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Dr. David Peden, at left, shakes hands with a judo opponent.
Written by Nathan Clendenin for UNC Health Care
CHAPEL HILL, NC — I'll be honest with you, before I started researching for this month's video, the extent of my knowledge of judo was from Austin Powers when he yells, "Judo Chop!" Probably the first thing I learned is that, unlike karate or other martial arts that are often seen in the movies, judo isn't much about hitting or kicking as it is about throwing each other and grappling on the ground. One of the more famous judo moves you might have seen is where the bad guy is pushing the good guy toward a cliff and the good guy sticks his foot in the other guy's stomach, falls to the ground and sends the bad guy flying over him, down the cliff.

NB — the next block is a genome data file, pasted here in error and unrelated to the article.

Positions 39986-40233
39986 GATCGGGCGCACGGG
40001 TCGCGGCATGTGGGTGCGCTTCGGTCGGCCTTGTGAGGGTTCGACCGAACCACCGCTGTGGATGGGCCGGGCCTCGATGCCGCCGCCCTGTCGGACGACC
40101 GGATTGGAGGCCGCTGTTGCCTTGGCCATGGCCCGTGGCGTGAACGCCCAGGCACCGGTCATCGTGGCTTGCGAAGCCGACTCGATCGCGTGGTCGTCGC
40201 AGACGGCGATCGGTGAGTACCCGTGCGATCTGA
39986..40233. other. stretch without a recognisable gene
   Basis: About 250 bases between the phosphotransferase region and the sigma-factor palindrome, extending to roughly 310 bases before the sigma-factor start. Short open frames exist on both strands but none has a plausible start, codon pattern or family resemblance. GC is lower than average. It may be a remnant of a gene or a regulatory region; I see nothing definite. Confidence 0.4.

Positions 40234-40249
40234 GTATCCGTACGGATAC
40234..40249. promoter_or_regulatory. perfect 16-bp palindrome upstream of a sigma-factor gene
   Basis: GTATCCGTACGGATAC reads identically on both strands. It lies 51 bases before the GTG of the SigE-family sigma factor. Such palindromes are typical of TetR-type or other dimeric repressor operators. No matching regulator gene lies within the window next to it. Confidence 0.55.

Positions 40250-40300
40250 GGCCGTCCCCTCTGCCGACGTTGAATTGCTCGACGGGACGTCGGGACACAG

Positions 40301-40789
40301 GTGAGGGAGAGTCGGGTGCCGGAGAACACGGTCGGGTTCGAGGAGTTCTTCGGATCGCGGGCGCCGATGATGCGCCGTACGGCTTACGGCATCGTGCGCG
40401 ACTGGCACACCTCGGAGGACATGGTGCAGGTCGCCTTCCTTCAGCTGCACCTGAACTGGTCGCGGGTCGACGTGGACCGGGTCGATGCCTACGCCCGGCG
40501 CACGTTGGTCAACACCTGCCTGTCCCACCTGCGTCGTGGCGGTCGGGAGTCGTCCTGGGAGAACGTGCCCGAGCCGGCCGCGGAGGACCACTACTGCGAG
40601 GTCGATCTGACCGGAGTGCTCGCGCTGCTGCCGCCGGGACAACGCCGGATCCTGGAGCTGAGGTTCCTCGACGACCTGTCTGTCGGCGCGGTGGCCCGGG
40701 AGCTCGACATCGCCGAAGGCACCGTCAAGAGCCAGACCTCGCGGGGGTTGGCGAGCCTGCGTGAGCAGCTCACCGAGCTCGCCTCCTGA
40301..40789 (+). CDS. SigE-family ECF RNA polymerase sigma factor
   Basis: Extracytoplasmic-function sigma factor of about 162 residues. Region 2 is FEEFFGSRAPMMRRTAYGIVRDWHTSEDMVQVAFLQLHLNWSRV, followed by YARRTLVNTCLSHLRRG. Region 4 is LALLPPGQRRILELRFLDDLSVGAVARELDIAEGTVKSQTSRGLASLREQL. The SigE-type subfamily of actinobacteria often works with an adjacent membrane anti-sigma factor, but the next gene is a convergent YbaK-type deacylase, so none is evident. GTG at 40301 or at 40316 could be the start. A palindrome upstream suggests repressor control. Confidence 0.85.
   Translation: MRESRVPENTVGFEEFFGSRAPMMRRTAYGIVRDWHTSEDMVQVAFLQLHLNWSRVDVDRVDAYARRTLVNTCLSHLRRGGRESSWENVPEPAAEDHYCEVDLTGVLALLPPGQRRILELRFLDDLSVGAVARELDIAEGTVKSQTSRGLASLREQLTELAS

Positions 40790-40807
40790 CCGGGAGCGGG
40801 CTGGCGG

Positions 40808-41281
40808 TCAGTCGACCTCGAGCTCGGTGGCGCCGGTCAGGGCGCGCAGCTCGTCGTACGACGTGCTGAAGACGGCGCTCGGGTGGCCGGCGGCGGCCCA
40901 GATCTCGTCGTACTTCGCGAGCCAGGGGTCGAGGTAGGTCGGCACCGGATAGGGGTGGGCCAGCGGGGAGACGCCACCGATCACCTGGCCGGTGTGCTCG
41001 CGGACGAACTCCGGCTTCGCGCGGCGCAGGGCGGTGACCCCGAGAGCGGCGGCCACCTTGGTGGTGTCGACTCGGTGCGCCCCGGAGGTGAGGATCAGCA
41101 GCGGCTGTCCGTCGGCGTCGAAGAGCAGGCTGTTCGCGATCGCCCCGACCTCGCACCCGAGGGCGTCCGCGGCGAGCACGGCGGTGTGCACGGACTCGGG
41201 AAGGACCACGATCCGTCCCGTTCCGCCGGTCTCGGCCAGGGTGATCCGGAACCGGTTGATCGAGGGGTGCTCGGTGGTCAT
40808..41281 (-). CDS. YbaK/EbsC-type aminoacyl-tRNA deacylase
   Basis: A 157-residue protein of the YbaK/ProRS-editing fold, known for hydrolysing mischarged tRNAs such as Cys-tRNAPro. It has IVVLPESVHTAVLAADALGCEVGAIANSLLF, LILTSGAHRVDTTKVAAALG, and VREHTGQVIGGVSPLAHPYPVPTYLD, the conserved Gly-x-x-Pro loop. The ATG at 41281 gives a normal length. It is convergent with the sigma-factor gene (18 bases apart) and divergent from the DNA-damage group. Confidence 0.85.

When you think of someone steeped in the martial arts, you might not imagine a pediatrician in your head. Dr. David Peden, a clinical expert in immunology and leading researcher in the effects of pollutants on the human body, finds rest in practicing judo as the faculty advisor for the Carolina Judo Club.
Dr. David Peden, a pediatrician at UNC who also does extensive research with the EPA, studying the effects of pollution on the human body, is not what you might typically think of when you imagine a judoka (another word I learned, which means a person who practices judo). In fact, he told me a story about when he first moved to the area. He joined a tournament in Fayetteville, where he managed to defeat his first opponent, a U.S. Marine. He then overheard their coach yelling at the defeated Marine, and emphasizing to the others on the team, "Do you see that guy you lost to? He's a baby doctor! You're a United States Marine!" It goes without saying that the baby doctors didn't do so well the rest of the day ...